Familysearch allows you to collaborate on an integrated family tree that joins everyone, like a Wikipedia for deceased persons. The idea is that genealogists can reach consensus about people: about the dates and places of events, but more importantly about relationships between people. Users can cite or upload sources to support their conclusions.
At first, I was enthusiastic. It seemed wonderful to collaborate on interesting puzzles with several genealogists, based on sources we would all contribute. I have helped write dozens of Wikipedia articles and enjoyed seeing how a group knows more than an individual. I would love to see the same synergy happening in genealogy.
After my first experience, I started to have doubts. How feasible is this? For simple cases, it is easy enough. When the evidence is clear and convincing, “edit wars,” where multiple people argue about the correct interpretation, are unlikely to occur. But I know plenty of situations where two well-willing, knowledgeable genealogists come to different conclusions based on the same evidence.
Pretty soon I realized that my main doubts were about a more fundamental problem: do I want this to become a success? If the experiment succeeds, future genealogists will be able to find their ancestors with a push of a button. How much fun will genealogy be? It’s like watching soccer: you watch because you enjoy the match, not to know the result. But the match is a whole lot less fun to watch if you know the result beforehand.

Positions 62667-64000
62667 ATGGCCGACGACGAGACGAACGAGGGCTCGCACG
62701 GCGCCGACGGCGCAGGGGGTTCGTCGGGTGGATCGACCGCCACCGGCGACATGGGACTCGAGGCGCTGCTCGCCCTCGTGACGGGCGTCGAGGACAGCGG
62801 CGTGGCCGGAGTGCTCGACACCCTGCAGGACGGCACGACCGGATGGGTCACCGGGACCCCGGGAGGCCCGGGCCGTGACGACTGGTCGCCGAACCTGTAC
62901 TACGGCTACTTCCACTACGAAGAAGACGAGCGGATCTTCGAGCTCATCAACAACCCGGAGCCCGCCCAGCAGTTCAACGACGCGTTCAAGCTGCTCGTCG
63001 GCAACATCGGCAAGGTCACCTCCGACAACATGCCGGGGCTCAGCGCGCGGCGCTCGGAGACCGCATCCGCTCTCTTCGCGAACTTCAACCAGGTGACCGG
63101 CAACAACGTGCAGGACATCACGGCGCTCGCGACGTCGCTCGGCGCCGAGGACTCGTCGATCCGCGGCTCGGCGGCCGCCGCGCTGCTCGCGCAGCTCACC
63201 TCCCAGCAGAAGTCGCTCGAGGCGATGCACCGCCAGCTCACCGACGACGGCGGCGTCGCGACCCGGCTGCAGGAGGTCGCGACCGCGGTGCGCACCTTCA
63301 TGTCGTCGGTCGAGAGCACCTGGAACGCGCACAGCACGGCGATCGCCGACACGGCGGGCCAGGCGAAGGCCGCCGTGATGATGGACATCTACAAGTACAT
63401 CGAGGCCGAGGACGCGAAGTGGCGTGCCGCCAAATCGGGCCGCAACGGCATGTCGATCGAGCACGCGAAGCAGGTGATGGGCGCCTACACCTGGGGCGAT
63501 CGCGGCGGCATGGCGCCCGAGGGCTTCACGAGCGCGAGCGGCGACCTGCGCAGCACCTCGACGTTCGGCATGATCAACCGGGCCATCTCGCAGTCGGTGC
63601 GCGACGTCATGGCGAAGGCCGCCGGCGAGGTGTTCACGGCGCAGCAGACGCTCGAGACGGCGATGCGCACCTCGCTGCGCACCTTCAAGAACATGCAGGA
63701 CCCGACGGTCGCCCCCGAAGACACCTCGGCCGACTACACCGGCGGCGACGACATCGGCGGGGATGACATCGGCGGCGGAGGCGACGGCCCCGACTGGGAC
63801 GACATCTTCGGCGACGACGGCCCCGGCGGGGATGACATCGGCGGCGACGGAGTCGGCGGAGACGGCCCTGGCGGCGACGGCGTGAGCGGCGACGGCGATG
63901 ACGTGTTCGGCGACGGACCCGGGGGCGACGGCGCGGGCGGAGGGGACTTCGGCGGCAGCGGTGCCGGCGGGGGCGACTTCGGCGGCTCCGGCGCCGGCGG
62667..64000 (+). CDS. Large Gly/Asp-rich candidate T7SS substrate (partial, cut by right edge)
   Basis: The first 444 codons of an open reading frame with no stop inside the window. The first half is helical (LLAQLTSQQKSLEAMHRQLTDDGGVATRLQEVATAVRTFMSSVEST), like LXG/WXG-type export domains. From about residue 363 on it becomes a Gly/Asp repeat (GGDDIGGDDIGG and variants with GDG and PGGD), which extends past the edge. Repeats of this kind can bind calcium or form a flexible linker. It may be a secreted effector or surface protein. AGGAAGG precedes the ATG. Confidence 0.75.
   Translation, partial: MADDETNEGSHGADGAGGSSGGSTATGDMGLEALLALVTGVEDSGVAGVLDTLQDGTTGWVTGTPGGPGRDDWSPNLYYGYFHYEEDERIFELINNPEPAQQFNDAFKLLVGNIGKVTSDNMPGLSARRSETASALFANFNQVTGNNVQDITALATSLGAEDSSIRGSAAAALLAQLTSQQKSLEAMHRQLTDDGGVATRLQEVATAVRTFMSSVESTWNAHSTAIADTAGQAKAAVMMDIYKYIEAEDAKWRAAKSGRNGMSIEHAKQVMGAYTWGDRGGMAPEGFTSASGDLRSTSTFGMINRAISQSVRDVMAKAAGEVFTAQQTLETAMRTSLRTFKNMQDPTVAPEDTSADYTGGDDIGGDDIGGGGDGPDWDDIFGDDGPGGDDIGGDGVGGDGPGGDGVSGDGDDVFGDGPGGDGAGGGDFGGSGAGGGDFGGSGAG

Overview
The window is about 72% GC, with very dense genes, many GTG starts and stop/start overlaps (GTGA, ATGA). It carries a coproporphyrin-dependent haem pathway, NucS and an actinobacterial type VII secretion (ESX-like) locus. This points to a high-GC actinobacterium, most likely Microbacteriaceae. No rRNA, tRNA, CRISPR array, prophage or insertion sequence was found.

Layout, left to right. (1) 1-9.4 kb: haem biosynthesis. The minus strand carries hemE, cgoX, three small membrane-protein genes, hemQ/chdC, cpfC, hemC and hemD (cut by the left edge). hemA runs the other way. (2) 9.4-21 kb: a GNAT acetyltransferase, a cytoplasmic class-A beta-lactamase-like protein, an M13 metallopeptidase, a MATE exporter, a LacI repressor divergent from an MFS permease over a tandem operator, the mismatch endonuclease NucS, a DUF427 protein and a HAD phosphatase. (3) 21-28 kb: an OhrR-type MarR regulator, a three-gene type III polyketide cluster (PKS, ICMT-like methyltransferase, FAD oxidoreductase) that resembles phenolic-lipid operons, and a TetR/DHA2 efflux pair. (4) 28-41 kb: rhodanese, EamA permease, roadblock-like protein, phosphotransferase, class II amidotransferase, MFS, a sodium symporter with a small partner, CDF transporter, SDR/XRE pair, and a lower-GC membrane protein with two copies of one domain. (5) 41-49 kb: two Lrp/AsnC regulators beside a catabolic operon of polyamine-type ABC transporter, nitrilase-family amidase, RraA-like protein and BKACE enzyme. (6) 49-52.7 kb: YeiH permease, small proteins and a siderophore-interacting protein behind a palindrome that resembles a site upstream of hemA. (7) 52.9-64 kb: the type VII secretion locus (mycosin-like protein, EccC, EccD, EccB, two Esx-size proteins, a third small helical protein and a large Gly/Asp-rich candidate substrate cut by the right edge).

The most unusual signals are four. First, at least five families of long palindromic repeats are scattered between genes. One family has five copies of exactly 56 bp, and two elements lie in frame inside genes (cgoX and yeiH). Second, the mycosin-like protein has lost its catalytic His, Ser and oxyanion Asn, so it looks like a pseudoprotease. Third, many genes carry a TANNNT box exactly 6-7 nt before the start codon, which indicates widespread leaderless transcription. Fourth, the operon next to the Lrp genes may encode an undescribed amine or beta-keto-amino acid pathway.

Another problem is skill building. If a fledgling genealogist finds that all the easy work has been done, he can’t jump in with the hard work because he lacks the skills. Re-inventing the wheel and finding the ‘easy’ nineteenth and twentieth century ancestors yourself teaches you how to do research.
I also think it will be too easy to take information for granted. Everybody who has even printed a fan chart knows the magical pull of the empty boxes. Those are the boxes that draw our attention, those holes need filling. The boxes that are filled out may be based on conjecture or unreliable evidence is not obvious. A fan chart prints them all in the same black ink and does not invite you to investigate further. Likewise, the integrated family tree will not invite people to critically re-assess information that has already been entered. The joint focus will shift towards the brick walls.
After consideration, I have decided to keep working on my personal trees. I share them online, so other people can find me and collaborate when we work on the same families. That gives me all of the benefits of collaboration, but also keeps our hobby fun for the generations who come after us.
Unfortunately I am seeing more and more occurrence in FamilySearch’s Family Tree, of folks’ entering incorrect data for which they give no foundation other than unidentified “Family records,” “GEDCOM” and nonfunctional links to old internet-hosted trees.
In many instances I happen to know where the genealojunk comes from, having myself explored the paths of purported reasoning back to such items as unsupported assertions in published works.
The architects of FS-FT have an extremely optimistic view that it will all work out to predominance of accuracy in the future. Unfortunately, it appears to me that arguments regarding implications of evidentiary records is the best-case-scenario, but the entries of baseless data are now and will probably continue to be predominant for the foreseeable future.
Those who advise fellow searchers to ignore wrong trees and concentrate on accuracy of their own research may do as you have done regarding FS-FT and suggest that others do the same.
Thank you for your post on this tree.